WASHINGTON — A former U.S. Army officer who operated a business that sold military-grade weapons parts and accessories pleaded guilty Friday to violating the Arms Export Control Act by selling restricted items without a license. He also pleaded guilty to a separate charge stemming from his unauthorized removal and retention of classified documents that he obtained while he was in the Army.
Justin Gage Jangraw, 34, of Rockford, Mich., entered the guilty plea in the U.S. District Court for the District of Columbia. Jangraw's case was investigated by U.S. Immigration and Customs Enforcement's (ICE) Homeland Security Investigations (HSI) offices in Atlanta and Portland, Oregon, with assistance from the FBI's Portland Division.
The Honorable James E. Boasberg scheduled sentencing for Nov. 21. The export charge carries a statutory maximum of 20 years in prison and the charge involving classified documents carries up to a year in prison. Both charges also carry potential financial penalties. In addition, Jangraw agreed, as a condition of his plea, to the forfeiture of an AR-15 assault rifle and 117 magazines, as well as various weapons parts, which were seized by law enforcement during the investigation.
According to a statement of facts filed as part of the guilty plea, Jangraw is a former U.S. Army captain once deployed to Iraq. He later operated an online business, using the names "Heapeach" and "Sexyweapon.com," in Portland. The business sold military-grade weapons parts and accessories to customers located worldwide.
The Arms Export Control Act (AECA) controls the export of defense articles as designated on the United States Munitions List. The AECA and its attendant regulations, the International Traffic in Arms Regulations (ITAR), require a person to apply for and obtain a license from the Department of State before exporting from the United States any arms, ammunition or articles of war that are designated on the Munitions List.
From November 2009 through January 2011, according to the statement of facts, Jangraw sold and exported from the United States a total of 287 Munitions List items – including riflescopes manufactured to military specifications – to international customers in 34 different foreign countries, generating more than $12,000.
Jangraw willfully exported Munitions List parts and accessories even though he and his business never applied for or obtained a license to export defense articles from the United States. He did so with full knowledge of the licensing requirements.
Following an undercover HSI investigation, HSI agents obtained a warrant to search Jangraw's Portland residence, where he was living at the time. During the search, in April 2011, agents seized four computers and electronic media, gun magazines, documents and products such as a weapon sight, gun rails, gun parts and an AR-15 assault rifle.
A subsequent review of images seized from Jangraw's laptop computer led to the discovery of classified material that included emails from Jangraw's work with the Army. The FBI was alerted and performed a follow-up search in July 2011 that led to the discovery of additional material that Jangraw had removed, without authorization, from Iraq. He took the laptop with him to numerous foreign countries and accessed unprotected Wi-Fi networks with the laptop while it contained the classified documents. The hundreds of classified documents contained information on military plans, weapons systems or operations, and other subjects pertaining to national security.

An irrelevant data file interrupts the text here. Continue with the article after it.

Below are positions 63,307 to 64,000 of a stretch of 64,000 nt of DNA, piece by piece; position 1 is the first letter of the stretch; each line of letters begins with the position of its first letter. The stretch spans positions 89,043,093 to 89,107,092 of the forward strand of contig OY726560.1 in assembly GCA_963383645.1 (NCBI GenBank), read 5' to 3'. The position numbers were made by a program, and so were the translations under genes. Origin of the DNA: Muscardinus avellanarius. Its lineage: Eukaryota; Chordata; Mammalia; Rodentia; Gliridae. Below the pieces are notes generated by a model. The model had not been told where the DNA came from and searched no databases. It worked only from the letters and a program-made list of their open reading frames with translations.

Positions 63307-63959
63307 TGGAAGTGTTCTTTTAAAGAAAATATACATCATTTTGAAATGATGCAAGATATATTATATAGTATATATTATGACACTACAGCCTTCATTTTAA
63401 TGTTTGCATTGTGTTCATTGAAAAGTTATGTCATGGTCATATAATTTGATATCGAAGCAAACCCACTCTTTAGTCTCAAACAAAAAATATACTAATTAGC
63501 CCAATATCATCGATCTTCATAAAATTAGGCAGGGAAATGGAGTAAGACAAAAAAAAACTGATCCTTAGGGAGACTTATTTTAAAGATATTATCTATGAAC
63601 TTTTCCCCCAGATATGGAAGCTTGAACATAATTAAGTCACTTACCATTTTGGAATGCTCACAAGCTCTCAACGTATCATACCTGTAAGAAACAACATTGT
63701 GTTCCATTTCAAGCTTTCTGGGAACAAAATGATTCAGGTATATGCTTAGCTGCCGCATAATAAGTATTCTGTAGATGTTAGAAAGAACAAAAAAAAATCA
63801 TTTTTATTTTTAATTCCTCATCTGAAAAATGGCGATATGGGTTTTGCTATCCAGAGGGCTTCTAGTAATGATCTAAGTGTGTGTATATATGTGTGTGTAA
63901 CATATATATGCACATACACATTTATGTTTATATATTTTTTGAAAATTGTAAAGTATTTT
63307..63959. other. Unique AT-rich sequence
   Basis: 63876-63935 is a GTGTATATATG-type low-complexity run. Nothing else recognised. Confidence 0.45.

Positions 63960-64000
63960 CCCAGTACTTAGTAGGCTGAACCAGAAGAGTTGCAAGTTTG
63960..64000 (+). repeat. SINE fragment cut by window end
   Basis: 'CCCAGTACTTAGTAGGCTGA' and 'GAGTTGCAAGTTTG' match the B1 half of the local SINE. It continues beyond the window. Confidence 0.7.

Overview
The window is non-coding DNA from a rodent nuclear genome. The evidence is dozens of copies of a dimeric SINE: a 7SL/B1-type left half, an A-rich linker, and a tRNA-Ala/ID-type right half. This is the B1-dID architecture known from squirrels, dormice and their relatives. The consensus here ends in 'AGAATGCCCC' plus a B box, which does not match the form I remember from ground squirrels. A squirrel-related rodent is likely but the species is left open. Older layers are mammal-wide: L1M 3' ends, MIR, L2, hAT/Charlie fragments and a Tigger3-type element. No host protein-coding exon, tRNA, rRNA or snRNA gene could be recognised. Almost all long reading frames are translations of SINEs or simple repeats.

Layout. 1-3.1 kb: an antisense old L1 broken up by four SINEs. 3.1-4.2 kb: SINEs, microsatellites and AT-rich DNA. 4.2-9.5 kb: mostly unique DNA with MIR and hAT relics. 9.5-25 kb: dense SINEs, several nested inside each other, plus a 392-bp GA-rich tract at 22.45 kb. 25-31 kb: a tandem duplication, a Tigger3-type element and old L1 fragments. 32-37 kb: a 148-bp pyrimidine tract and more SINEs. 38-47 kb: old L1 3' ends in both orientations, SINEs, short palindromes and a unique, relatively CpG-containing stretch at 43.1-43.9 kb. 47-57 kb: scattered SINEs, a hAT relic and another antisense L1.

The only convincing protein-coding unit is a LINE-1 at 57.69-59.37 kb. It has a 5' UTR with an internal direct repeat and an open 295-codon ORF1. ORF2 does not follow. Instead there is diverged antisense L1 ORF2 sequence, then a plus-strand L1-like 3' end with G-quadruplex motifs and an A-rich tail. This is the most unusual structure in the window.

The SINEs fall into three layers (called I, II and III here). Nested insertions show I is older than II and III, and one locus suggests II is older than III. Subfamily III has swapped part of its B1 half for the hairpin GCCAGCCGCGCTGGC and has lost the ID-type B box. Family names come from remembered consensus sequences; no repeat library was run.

"Justin Jangraw repeatedly showed a disregard for our national security," said Ronald C. Machen Jr., U.S. Attorney for the District of Columbia. "He held onto classified material after leaving the U.S. Army, keeping sensitive information on his laptop. Then, when he went into business, he sold strictly regulated weapons parts to international customers without a license. We appreciate the work of our law enforcement partners in now bringing him to justice."
"This defendant betrayed the oath he took to uphold the Constitution of the United States by knowingly circumventing our laws to export sensitive technology to anyone with the money to pay for it," said Acting Special Agent in Charge Ryan L. Spradlin, of HSI Atlanta. "Thanks to the hard work of federal prosecutors and Homeland Security Investigations special agents in Atlanta and Portland, with significant support from the FBI, this criminal scheme has been shut down and the defendant will be held responsible for his flagrant violation of the law."
"The mishandling of classified material has the potential to cause serious damage to national security as well as to jeopardize the lives of our U.S. forces who put themselves in harm's way every day," said Special Agent in Charge Gregory T. Bretzing, of the FBI's Portland division. "A top priority of the FBI has always been to protect critical national secrets and assets and prevent them from falling into the wrong hands. This case is an excellent example of not only our dedication to protecting national security but also the hard work and dedication from our partners in the Department of Defense."